Feeds:
Posts
Comments

Posts Tagged ‘God-given gifts’

I wonder how you have found the whole experience of coming out of hibernation, so to speak, now some of our COVID restrictions have lifted. It has been wonderful to re-engage with family and friends again at home and in public places after so long, hasn’t it? But I have also heard comments from others that have reassured me I am not the only one finding this re-emerging experience a little challenging at times.

A few weeks ago, I spoke at a Probus Club where over a hundred people turned up. It was their first meeting back after lockdown and everyone seemed so eager and happy to see one another again. Yet it all felt a little surreal … was it truly okay for everyone to be gathering again publicly like this? I didn’t even have to wear a mask while speaking—such liberty indeed! I enjoyed my time there, but how lovely it was too to get back in my car afterwards and head home to my own quiet haven!

A few days later, I attended my first ‘live’ church service for many months. Again, it felt surreal, as I looked around and tried to recognise everyone behind their masks. It was lovely to sing those worship songs again, albeit in a muffled way, and connect with a few people afterwards. But it was also a joy to return to the quietness of our home later.

The following week, I drove to a large shopping centre to meet a friend. As I approached the coffee shop where we were to meet, those niggling doubts surfaced again. Were we truly allowed to spend quality time in a place like this, enjoying each other’s company? When we finished talking over two hours later, it was lunchtime and the nearby food hall area was crammed with diners. What a shock to see and hear so many people eating and talking together in the one big area—where had they all come from? I quickly donned my mask and scuttled to the car park.  What a relief to head home, back to my safe cocoon!

It’s so easy for those of us who are more introverted to hide away and not connect with others, isn’t it? Yet I know when I do make the effort, there are lovely conversations and special connections with others to be had that I would otherwise miss out on. I would be the poorer as a result—and others may be too.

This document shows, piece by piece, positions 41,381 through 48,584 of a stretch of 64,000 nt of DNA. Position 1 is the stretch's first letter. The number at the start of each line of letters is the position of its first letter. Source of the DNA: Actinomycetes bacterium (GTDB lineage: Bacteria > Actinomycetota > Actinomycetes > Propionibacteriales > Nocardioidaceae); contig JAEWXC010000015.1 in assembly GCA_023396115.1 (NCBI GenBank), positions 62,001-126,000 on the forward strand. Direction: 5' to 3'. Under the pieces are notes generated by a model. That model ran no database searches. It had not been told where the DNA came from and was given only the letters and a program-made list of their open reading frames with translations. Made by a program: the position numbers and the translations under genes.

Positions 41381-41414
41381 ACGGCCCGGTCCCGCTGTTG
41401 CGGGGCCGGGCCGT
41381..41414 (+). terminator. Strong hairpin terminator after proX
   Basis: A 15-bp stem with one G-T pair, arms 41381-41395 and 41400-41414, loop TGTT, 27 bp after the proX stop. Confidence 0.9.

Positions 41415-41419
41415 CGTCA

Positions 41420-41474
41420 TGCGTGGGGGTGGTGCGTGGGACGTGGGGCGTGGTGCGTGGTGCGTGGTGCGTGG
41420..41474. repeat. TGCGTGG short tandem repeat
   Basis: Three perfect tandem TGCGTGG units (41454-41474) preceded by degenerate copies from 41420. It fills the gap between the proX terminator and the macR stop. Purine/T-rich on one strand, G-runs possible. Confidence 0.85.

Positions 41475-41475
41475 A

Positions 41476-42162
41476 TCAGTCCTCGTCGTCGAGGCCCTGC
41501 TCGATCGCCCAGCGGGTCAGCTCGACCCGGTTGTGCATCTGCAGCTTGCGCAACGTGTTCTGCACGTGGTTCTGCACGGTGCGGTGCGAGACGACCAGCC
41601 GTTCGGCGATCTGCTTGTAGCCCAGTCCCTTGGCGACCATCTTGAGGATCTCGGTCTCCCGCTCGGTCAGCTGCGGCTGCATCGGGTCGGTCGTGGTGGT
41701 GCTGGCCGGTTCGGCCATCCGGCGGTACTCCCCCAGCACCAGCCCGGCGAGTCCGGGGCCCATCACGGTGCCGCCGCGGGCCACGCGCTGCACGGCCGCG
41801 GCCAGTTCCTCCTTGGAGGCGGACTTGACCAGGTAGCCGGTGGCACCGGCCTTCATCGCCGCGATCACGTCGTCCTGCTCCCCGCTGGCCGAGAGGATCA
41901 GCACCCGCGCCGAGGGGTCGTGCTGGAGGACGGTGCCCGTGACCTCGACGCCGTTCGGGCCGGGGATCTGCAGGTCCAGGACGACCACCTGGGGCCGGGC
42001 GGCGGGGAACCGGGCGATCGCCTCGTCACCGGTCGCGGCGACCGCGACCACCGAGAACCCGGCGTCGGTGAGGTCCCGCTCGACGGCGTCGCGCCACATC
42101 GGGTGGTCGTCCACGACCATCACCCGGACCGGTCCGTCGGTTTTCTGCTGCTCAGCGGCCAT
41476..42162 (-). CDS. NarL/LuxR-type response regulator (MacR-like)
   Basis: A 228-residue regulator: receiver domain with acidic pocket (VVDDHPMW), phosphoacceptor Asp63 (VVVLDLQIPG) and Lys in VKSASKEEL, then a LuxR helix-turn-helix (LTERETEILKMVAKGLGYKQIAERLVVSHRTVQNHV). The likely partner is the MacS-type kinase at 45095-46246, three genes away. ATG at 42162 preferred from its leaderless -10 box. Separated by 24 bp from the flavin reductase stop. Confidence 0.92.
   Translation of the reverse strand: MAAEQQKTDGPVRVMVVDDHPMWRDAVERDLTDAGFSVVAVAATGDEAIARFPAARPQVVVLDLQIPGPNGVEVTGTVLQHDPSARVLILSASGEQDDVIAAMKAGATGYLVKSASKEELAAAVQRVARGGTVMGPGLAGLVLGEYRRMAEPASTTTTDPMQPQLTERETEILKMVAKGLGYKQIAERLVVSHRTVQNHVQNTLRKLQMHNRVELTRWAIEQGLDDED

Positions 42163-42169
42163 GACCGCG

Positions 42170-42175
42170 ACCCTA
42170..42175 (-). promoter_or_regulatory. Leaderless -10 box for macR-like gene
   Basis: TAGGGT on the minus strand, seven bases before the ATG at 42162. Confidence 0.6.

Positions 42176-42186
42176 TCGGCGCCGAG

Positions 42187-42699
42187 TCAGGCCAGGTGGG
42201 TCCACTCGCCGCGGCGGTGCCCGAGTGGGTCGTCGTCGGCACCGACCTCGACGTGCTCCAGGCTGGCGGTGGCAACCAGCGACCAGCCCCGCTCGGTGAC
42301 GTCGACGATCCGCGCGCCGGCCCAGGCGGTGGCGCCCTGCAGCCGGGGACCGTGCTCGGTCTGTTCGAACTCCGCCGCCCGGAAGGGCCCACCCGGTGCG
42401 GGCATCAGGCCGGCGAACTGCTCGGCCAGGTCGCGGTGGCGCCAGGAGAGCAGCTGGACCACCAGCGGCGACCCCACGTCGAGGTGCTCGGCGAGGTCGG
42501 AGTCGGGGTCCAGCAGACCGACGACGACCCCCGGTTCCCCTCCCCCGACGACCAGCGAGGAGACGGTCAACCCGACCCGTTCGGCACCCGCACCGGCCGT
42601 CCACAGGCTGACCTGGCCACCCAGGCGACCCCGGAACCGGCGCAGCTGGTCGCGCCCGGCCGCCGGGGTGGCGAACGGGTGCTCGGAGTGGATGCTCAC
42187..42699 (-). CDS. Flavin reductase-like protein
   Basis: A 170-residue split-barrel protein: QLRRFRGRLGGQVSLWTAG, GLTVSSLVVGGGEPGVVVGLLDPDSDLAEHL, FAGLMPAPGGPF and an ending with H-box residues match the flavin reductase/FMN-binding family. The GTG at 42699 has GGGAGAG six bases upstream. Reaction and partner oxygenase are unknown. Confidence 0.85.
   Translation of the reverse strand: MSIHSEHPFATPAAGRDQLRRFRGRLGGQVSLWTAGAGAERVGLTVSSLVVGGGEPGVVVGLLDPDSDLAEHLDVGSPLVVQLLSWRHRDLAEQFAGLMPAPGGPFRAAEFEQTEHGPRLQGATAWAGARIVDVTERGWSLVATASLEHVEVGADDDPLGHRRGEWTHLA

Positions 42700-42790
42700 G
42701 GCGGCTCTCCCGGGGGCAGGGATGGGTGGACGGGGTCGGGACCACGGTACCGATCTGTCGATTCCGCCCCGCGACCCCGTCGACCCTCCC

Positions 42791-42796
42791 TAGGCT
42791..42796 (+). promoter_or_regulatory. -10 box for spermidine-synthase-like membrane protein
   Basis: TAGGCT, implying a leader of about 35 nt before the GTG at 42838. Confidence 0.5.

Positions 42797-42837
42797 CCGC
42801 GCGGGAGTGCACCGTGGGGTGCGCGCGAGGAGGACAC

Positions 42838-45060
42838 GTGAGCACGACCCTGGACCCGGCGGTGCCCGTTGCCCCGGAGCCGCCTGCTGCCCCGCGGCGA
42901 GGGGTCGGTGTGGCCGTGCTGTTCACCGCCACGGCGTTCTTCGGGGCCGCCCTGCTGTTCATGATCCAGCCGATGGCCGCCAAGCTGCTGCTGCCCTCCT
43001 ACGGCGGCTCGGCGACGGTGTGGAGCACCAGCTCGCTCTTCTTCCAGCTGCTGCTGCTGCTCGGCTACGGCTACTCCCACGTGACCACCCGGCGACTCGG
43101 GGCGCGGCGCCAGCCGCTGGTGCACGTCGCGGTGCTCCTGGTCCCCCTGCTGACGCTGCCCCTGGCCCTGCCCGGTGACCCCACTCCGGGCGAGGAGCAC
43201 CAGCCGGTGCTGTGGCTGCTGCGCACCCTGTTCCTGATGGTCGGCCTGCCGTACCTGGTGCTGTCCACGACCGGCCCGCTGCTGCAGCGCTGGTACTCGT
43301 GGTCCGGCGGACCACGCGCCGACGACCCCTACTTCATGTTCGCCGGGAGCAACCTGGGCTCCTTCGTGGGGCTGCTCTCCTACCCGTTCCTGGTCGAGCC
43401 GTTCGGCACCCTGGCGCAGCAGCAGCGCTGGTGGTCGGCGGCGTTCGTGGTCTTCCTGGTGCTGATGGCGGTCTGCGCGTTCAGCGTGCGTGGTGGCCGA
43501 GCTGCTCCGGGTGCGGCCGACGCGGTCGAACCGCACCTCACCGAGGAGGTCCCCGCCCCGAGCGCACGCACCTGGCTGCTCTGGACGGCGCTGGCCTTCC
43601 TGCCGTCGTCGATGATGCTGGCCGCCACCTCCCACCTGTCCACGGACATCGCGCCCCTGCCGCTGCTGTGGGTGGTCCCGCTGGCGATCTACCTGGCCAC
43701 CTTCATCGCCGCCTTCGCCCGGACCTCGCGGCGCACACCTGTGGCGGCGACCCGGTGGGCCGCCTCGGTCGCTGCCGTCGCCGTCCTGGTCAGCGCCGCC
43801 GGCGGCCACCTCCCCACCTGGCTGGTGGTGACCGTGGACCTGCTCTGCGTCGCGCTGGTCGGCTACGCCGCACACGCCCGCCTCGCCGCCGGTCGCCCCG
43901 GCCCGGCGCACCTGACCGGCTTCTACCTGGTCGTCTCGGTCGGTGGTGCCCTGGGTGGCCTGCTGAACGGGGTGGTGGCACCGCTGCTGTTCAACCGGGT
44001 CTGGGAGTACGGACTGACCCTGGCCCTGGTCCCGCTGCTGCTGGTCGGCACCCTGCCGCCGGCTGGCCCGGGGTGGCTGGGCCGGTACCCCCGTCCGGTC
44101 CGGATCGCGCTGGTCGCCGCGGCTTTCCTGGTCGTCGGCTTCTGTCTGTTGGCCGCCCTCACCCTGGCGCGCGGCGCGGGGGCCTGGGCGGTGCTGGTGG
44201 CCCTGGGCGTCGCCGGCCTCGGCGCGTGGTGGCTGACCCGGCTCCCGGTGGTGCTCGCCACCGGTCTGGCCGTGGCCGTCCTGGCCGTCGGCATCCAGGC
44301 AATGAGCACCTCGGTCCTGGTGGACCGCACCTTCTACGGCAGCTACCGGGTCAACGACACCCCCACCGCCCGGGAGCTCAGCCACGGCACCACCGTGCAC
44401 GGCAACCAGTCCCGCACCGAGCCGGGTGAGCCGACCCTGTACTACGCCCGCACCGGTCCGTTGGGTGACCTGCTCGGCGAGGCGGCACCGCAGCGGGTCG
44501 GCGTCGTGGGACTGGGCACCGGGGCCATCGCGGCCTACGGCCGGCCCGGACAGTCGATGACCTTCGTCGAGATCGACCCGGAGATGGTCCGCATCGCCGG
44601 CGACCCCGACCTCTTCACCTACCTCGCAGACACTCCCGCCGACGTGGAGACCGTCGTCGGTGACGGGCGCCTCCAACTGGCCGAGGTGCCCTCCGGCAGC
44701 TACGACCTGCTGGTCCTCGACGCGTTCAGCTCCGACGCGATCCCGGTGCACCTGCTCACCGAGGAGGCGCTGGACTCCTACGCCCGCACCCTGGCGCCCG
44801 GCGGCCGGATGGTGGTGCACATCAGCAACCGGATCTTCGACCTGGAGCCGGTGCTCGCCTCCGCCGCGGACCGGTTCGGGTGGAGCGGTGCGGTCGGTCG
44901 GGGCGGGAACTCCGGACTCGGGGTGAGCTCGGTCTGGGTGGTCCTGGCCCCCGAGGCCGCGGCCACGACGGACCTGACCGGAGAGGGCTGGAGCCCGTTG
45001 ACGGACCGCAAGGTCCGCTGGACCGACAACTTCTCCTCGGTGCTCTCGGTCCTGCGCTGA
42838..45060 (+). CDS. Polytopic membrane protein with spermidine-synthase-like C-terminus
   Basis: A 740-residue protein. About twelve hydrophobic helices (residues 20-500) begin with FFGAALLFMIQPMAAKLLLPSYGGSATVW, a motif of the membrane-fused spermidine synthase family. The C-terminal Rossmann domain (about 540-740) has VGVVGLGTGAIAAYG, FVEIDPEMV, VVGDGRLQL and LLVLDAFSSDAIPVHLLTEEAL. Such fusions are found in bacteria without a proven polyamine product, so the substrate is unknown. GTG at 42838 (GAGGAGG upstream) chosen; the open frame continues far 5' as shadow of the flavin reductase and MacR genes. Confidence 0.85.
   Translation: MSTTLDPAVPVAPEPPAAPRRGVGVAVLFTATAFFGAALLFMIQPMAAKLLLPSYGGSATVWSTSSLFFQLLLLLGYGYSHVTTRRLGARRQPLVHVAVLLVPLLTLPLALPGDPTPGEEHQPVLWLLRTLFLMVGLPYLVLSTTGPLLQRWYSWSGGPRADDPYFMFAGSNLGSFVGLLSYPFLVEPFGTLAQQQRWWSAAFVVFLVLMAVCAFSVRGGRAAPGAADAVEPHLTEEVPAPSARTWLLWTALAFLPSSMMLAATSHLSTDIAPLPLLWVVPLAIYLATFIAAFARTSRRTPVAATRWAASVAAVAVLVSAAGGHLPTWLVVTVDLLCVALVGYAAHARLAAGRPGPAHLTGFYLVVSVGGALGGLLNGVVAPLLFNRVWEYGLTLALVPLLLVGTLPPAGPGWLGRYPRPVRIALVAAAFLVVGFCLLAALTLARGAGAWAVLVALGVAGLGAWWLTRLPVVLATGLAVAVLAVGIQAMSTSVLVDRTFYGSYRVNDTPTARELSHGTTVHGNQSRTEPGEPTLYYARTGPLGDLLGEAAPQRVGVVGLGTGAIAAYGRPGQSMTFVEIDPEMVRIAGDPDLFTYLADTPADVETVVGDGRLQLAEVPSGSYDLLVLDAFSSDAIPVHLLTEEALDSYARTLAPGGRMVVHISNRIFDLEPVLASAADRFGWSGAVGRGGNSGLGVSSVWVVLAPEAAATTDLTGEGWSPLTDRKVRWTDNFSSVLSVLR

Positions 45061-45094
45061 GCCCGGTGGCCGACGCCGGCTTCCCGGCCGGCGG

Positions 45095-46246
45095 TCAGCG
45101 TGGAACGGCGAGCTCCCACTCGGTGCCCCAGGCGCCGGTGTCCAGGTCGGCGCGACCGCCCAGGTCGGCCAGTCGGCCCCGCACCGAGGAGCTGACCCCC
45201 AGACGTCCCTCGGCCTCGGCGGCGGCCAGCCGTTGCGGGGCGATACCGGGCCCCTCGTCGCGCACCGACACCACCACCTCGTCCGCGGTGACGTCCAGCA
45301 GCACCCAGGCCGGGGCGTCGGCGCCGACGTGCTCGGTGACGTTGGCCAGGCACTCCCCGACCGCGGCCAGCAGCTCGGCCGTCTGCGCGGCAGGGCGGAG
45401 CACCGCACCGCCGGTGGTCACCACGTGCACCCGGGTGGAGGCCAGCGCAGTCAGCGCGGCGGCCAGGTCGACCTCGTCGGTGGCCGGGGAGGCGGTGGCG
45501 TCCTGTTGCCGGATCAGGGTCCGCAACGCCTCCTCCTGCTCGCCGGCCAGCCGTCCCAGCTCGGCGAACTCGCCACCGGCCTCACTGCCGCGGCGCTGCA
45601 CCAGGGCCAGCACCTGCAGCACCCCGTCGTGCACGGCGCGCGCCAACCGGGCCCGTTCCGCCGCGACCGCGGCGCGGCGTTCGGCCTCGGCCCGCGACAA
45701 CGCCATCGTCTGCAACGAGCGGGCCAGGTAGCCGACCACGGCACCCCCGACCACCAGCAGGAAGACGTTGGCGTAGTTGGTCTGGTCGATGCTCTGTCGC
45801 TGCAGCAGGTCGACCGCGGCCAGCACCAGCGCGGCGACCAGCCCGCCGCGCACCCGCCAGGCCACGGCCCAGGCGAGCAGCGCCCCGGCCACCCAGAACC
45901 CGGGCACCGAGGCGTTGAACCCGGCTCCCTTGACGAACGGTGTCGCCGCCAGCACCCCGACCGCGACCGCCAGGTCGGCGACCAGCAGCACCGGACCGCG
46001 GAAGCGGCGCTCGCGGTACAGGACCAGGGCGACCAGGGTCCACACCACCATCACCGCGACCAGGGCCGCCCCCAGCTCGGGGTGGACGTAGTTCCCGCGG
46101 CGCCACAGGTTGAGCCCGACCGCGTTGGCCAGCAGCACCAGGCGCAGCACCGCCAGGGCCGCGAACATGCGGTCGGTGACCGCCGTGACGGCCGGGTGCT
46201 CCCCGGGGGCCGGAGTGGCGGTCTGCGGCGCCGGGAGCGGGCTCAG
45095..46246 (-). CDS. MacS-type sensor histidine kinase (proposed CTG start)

God has gifted each of us to serve others and touch others’ lives in some unique way. Yes, it may be through being alone for long periods as we write or compose or create some unique work of art—or even pray for the world around us. But it’s important, as we are able, to take courage and make those face-to-face connections too.

Each one should use whatever gift he (or she) has received to serve others, faithfully administering God’s grace in its various forms. 1 Peter 4:10

As we step into the new year, may we remember well how Jesus chose to come to earth to engage with each one of us in a deep, life-changing way. May we have that same gracious heart and freely choose to reach out in love to those around us.

Read Full Post »

IMG_20180410_101220307One morning recently, I drove across town to speak at a women’s event. When I arrived, I saw at once how much work the organisers had done. Everything looked perfect—all the tables were beautifully decorated and there was a mound of food ready for the women to enjoy. Later, I was told one lady had made all those scrumptious delicacies herself—her labour of love and gift to others.

Then I noticed one table that looked a little out of place. It was piled high in a kind of haphazard way with balls of wool, ribbons, pieces of lace and containers of buttons of all shapes and sizes, plus a few other decorative odds and ends. Had the ladies organising everything forgotten about it?

After the meeting began, someone explained to everyone why that unusual table was there. This group has undertaken the project of knitting ‘mitts’—thick  hand warmers, sometimes called ‘twiddle mitts’ or ‘fidget muffs’ made of different textured yarns, with all sorts of beads, buttons, ribbons, lace and other interesting objects sewn onto them which dementia sufferers can ‘twiddle’. These mitts often help sufferers stay calm and overcome restlessness, which are common symptoms of dementia. They may also prevent some from pulling their clothes or scratching their skin and can help trigger memories too.

What a lovely idea, I thought—such a good way for ‘crafty’ people to use their gifts to benefit others! And such a good way to use up those odds and ends of wool, ribbons, lace and other bits and pieces too.